Phantogram builder

Temporary quick help to start

07/09/2004

Thanks to Steve Boddy for his help about how to build a phantogram, and his cup example.

Top left : the dotted triangle is what you see when looking at the anaglyph, taken with a horizontal camera, viewed on a vertical print.

D is the distance to take into account to evaluate the stereo base (with the common rule : base = 1/30 x D).

Top right : the dotted triangle is what you see when looking at the anaglyph, taken with a 45°camera, viewed on a 45° print.

D is the distance to take into account to evaluate the stereo base (with the common rule : base = 1/30 x D).

Bottom : the phantogram builder of AnaBuilder (and the method that is explained below) is calculating from one of the top anaglyphs

the anaglyph that should be printed to see exactly the same dotted triangle when this new anaglyph is viewed with a 45° angle.

2) put this paper on a table with an object on it.

3) take a stereo couple of this object from a point of view making an angle of 45° with the horizontal. The stereo base should be centered with the object. When doing this, the regular square grid appears as perspective, having the nearest squares larger than the furthest.

4) load the stereo view in AnaBuilder, and call the menu "tools/Experimental/Phantogram builder", it opens a new window with the left/right views being distored to reduce the perspective effect on the square grid. The goal now is to tune the values to get back a well-regular square grid, in order to perfectly reverse the perspective effect. After having changed the values, click on "View" button to calculate the new distortion, and "Export" button to view the result in AnaBuilder. This can be done several times, till having the best square grid as possible.

5) when this is obtained, change the resolution of the image to get a better quality, and export to final stereo in AnaBuilder. Save it.

6) print the stereo as anaglyph and put it on a table. Look at it with the same point of view as the original one. The object should seem to stand over the table as the original.

Example with a perfect calculated image from Steve Boddy :

Left image :

Right image :

Phantogram obtained with values :

r = 42.5

xLeft = xRight = 0

z = 1.5

fov = 50

y/x = 2.0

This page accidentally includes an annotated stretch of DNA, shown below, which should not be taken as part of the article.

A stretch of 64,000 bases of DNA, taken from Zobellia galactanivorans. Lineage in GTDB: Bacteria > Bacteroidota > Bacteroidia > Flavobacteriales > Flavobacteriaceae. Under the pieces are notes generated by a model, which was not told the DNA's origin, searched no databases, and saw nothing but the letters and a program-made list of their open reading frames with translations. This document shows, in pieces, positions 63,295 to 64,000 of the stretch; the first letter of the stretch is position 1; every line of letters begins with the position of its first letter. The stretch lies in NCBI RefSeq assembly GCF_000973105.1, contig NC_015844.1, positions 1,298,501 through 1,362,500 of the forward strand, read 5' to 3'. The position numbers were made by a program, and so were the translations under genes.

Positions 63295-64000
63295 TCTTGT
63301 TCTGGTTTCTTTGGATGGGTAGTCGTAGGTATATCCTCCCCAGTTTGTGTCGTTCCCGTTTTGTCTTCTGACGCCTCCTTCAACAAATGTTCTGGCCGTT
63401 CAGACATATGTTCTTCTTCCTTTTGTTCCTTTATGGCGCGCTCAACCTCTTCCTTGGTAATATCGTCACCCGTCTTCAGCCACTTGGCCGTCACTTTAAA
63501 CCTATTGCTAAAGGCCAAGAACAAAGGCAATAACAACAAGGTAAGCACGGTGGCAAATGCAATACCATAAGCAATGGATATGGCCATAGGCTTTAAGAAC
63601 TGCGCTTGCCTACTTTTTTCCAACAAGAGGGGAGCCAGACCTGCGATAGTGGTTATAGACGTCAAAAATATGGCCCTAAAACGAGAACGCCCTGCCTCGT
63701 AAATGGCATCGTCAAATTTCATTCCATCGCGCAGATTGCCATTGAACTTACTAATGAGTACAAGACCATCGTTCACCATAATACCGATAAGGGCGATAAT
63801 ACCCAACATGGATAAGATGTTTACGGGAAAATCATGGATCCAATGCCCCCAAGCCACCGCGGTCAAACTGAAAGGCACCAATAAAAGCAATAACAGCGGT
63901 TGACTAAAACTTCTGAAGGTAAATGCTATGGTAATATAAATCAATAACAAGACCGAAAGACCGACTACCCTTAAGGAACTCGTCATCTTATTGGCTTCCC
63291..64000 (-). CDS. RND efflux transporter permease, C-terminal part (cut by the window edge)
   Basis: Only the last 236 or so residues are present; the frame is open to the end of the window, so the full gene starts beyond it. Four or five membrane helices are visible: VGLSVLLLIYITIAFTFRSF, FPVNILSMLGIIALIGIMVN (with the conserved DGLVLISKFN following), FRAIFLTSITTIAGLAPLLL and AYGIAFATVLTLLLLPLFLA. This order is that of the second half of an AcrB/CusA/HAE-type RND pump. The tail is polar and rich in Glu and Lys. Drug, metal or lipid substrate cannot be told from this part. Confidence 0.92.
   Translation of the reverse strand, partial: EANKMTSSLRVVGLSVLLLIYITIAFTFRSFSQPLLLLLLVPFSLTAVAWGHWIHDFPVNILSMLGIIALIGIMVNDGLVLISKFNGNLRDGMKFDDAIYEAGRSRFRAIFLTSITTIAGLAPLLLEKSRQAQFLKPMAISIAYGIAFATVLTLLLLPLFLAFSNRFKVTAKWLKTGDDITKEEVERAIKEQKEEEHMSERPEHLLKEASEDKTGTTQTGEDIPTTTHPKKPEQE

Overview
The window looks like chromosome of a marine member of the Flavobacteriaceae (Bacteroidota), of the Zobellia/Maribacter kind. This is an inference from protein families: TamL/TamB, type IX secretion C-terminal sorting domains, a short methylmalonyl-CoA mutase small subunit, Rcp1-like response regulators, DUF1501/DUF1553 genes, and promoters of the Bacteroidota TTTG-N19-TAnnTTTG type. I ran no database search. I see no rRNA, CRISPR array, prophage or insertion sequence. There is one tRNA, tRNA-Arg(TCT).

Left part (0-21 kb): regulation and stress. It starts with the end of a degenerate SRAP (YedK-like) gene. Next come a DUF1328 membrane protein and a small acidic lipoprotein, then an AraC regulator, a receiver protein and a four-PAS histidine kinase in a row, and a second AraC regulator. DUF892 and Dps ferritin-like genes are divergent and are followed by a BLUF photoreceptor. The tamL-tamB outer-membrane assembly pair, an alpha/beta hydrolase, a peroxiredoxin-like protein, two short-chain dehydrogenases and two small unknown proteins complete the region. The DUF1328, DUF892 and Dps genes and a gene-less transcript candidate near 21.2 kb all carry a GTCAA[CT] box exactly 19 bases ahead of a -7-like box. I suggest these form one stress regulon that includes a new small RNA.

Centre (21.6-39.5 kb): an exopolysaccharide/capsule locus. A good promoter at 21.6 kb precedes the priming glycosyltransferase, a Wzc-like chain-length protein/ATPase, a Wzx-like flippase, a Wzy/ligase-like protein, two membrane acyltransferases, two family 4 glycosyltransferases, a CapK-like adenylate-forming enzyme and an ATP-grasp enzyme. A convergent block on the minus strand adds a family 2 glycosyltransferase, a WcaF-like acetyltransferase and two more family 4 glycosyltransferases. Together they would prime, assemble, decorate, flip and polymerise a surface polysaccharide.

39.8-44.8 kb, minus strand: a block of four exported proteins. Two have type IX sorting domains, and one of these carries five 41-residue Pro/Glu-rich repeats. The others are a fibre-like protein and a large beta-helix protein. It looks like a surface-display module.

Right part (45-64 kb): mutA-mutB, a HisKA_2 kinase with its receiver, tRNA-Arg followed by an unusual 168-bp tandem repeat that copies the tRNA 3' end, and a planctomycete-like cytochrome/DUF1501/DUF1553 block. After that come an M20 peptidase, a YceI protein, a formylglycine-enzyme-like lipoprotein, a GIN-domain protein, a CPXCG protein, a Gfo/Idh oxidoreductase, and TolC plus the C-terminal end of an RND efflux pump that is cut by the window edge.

1024x1024 image, (cropped afterward in AnaBuilder)

Right image :

Phantogram obtained with values :

r = 42.5

xLeft = xRight = 0

z = 1.5

fov = 50

y/x = 2.0

1024x1024 image, (cropped afterward in AnaBuilder)

Here is a natural shot example (sorry for the little curve of the chess board at the top, but the table was too short : the pliable check board is a little bulging) :

Crossed view of the original (without horizontal left/right adjustment) :

Phantogram obtained with values :

r = 52.5

xLeft = 3

xRight = 0

z = 1.5

fov = 40

y/x = 2

1024x1024 image, (cropped afterward in AnaBuilder)

Phantogram obtained with values :

r = 52.5

xLeft = 3

xRight = 0

z = 1.5

fov = 40

y/x = 2

1024x1024 image, (cropped afterward in AnaBuilder)

r is the reversion angle. It is by default set to 45°, so that the front squares of the grid become smaller, and the back squares of the grid become larger. When r is decreased the reversion effect becomes smaller. When r is increased the reversion effect becomes larger.

xLeft is an horizontal displacement of the left view. It is set to zero by default. When xLeft > 0 the left view is tilt to the left. When xLeft < 0 the left view is tilt to the right.

xRight is an horizontal displacement of the right view. It is set to zero by default. When xRight > 0 the right view is tilt to the left. When xRight < 0 the right view is tilt to the right.

fov is the size of the field of view. It is set to 70° by default. When fov is increased, the views are zoomed out without distortion. When fov is decreased, the views are zoomed in without distortion.

y/x enables to tune the horizontal/vertical ratio to make a rectangle grid to become a square grid.

z is a distance to the view. Changing it is equivalent to combining a r changing and a fov changing together.